Half a Million Bottles of Beer on the Wall...Is What It Took to Build This Castle
Vegas is hardly the first city you think of when you think about green architecture. The town’s reputation for sin just isn’t readily equated with social responsibility and repurposed building materials. But that didn’t stop one local design firm from engineering its own form of ecologically sound cement—out of pulverized beer bottles—and then building a Vegas-style castle out of it.
Realm of Design is a Sin City-based firm that architected GreenStone, a material that looks like regular stone but is actually manufactured out of recycled glass and fly ash.
Realm of Design’s founder, Scott McCombs spent years designing the green material, which his company now uses to make all manner of home manufacturing goods like fireplace mantles and staircases.
But in true Vegas fashion, the firm also used its creation to build itself a sprawling castle.
Started two years ago, the newly finished Morrow Royal Pavilion now houses the company’s 30,000-square-foot manufacturing facility.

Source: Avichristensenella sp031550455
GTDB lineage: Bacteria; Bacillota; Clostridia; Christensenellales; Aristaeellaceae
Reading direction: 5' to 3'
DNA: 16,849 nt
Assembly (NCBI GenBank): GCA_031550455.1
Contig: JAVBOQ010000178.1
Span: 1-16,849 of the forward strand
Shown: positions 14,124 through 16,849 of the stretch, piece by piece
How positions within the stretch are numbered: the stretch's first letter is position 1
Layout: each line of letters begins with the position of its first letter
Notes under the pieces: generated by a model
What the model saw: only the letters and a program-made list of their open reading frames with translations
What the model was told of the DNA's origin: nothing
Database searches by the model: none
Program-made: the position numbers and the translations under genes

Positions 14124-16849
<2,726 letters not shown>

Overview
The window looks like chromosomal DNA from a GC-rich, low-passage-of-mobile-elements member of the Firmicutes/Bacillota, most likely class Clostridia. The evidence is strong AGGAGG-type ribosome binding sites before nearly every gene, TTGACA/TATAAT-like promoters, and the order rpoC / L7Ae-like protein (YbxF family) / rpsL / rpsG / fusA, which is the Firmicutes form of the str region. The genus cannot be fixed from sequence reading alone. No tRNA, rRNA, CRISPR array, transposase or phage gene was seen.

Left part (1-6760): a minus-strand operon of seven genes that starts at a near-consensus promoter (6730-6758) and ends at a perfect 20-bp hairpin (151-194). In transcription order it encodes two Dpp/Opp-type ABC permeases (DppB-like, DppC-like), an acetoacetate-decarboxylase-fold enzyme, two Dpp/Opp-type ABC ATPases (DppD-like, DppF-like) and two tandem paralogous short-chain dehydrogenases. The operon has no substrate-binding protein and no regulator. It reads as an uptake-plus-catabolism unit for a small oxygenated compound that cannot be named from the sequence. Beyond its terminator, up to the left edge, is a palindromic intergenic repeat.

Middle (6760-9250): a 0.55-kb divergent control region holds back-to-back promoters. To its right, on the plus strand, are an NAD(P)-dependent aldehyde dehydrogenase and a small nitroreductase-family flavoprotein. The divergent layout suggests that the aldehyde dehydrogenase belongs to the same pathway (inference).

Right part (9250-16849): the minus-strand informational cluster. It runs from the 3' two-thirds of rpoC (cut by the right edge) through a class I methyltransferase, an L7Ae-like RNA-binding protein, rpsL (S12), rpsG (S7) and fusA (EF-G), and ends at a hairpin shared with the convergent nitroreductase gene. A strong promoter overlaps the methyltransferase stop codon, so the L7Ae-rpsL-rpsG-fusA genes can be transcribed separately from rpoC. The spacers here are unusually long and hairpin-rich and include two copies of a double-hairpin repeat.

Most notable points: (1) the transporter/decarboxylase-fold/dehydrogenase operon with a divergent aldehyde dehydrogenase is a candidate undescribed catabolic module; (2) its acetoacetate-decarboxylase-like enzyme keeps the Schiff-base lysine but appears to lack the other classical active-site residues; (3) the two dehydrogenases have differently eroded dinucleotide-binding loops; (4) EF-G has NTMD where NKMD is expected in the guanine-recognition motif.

According to a company statement, the castle is now the world’s largest green building made out of recycled beer bottles.
It’s fitting source material: The city is obviously rich in empty alcohol bottles; and GreenStone is made from the mountains of empties collected from the hotels that line the Vegas strip.
Though the castle may be impressive in its scope, its real power lies in its message. Realm of Design wanted to demonstrate that green building could still be practical and beautiful.
In an email to TakePart, company spokesperson Carla DiBlasi says, “Scott [McCombs] wanted to create a material that could utilize the glass bottles, save landfill space and build something extraordinary. He says it goes back to the quote from Dr. Suess’ The Lorax. ‘Unless someone like you cares a whole awful lot, nothing is going to get better. It’s not.’ We’re just trying to do our part.”
All told, the Royal Pavilion took about half a million beer bottles to construct. That may only be the equivalent of one weekend’s worth of drinking on the Vegas strip, but it’s also the equivalent of acres of landfill space. According to Realm of Design’s company statement, its castle saved over 400,000 landfill yards, or eight football fields if they were all piled to the top of the goal-post.
Many mistake glass as a natural substance that easily breaks down in a landfill, but that’s not the case. Conservancy group estimates that glass can take thousands—even up to a million years—to break down.
But no matter the material’s degradability rate, if it can be spared from being stuffed into a landfill in the first place, all the better.
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